As James Starke, senior vice president and general merchandise manager of men’s for J.C. Penney, put it: “We had a good fourth quarter and are off to a good start in Q1. There’s a lot of newness in men’s and kids and we have a lot of new brands coming in, so we feel good for spring.”
Looking ahead to fall, Starke has similar optimism — albeit tempered with some caution.
“These shows have become a touch point for us and our suppliers,” he said. “They help validate what we’re doing for fall.”
Tom Ott, chief merchant for Saks Off 5th and Gilt, said he appreciated the shows, particularly Agenda and Liberty, for all the

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Retailers Seek Best-in-Class Brands at Pitti Uomo

Bruce Pask, men’s fashion director, Bergdorf Goodman and Neiman Marcus
What specifically are you looking for at Pitti?
Literally everything. Absolutely anything can catch my eye if it is well conceived and crafted, unique in presentation, best of class and, therefore, perfect for our very discerning customer. The great thing about Pitti Uomo is that there is such a vast variety of compelling clothing, sportswear, accessories, leather goods, knitwear that it is incredibly inspiring season after season. It’s a show meant for discovery. The fall edition is especially rich, with beautiful, luxe outerwear and sweaters.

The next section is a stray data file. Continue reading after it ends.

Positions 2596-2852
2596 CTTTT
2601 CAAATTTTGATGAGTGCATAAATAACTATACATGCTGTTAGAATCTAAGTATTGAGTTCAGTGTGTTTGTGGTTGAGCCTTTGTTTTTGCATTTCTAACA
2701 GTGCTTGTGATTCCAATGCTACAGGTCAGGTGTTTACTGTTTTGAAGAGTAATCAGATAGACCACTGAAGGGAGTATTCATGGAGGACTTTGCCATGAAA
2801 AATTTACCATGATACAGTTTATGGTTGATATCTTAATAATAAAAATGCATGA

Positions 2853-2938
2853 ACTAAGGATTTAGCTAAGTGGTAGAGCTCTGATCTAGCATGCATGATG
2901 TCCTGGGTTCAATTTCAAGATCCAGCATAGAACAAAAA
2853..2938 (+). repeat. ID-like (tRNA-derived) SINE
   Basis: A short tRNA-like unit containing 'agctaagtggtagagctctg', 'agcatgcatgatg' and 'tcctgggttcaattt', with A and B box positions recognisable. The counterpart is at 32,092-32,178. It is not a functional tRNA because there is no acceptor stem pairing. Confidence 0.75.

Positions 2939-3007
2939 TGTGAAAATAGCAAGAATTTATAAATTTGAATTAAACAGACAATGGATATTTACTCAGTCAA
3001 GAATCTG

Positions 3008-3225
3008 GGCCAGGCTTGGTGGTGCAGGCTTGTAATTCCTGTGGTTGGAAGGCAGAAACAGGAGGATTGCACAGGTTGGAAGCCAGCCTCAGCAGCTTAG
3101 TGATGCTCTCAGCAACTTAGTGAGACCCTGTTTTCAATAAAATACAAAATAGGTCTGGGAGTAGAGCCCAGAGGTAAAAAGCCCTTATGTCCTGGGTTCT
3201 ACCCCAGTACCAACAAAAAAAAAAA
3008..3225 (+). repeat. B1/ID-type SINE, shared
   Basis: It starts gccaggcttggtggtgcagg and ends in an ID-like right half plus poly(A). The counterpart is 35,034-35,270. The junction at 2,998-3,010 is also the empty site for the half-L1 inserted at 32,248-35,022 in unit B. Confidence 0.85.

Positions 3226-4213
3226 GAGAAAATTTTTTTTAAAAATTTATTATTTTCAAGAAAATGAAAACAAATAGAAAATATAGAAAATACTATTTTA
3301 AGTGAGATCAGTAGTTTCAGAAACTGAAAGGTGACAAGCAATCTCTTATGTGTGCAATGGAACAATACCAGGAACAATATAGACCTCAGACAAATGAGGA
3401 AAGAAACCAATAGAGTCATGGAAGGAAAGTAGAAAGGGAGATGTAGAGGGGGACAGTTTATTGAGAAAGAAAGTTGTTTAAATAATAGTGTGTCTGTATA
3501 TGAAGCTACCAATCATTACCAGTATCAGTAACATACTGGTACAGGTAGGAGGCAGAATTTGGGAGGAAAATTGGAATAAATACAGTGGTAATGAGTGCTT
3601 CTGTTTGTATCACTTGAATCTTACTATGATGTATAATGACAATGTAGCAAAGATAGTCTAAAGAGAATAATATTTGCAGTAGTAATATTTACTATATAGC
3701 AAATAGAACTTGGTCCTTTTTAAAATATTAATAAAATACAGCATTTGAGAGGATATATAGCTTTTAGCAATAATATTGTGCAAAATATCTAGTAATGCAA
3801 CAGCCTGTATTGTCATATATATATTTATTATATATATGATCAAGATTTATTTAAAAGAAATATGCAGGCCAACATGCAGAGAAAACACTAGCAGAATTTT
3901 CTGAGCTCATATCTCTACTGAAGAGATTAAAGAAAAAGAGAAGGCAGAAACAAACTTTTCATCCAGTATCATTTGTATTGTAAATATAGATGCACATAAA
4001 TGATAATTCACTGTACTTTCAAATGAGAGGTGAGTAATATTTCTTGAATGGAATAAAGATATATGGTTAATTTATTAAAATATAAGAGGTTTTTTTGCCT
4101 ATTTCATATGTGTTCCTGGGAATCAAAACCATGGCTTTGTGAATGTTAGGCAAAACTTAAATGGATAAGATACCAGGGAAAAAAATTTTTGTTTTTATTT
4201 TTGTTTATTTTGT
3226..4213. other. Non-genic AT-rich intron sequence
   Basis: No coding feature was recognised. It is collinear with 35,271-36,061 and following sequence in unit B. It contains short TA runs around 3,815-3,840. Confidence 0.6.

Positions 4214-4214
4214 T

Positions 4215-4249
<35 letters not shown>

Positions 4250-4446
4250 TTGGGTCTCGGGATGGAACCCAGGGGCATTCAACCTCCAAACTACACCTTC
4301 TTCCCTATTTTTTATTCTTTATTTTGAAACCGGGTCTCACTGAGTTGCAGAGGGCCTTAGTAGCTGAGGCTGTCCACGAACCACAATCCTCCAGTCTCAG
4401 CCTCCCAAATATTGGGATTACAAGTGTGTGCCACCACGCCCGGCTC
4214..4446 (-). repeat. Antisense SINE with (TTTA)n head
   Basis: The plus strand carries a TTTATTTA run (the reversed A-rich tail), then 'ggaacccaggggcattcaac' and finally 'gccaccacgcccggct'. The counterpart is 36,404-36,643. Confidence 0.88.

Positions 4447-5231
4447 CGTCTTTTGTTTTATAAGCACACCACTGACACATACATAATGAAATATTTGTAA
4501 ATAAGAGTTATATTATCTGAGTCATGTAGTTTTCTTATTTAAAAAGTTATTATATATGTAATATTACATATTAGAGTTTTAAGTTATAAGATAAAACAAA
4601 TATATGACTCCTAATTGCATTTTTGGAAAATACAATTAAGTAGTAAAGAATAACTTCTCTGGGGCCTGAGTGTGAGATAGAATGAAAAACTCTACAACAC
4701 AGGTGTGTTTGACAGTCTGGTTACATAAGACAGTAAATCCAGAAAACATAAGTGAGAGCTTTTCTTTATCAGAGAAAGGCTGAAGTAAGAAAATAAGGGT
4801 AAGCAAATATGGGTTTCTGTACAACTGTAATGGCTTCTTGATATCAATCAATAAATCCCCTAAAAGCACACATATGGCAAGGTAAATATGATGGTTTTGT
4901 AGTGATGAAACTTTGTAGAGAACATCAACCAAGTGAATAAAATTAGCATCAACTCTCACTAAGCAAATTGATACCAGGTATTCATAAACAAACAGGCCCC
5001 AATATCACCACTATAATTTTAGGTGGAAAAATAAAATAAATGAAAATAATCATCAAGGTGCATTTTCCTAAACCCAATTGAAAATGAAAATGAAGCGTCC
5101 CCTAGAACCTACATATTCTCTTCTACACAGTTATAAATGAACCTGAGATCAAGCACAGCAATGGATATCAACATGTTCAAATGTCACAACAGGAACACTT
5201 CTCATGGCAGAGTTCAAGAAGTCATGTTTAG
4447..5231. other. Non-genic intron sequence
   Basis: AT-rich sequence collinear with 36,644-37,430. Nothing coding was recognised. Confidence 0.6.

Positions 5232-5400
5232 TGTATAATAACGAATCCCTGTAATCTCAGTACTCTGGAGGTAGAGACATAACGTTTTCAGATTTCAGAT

Which brands are you most excited to see?
I always love to see the Brunello Cucinelli collection. It’s beautifully presented and merchandised and walk-throughs with the team — always impeccably turned out in the new collection — and Mr. Cucinelli are inspiring and thoughtful. The Classico Italia section is always compelling and filled with Made in Italy product that is beautifully crafted and presented. I also just really enjoy walking each of the exhibition buildings, scouting booths and looking for anything that may be eye-catching to me and, consequently, our customer. I am always inspired by the special guest designer runway shows and presentations produced during Pitti where they make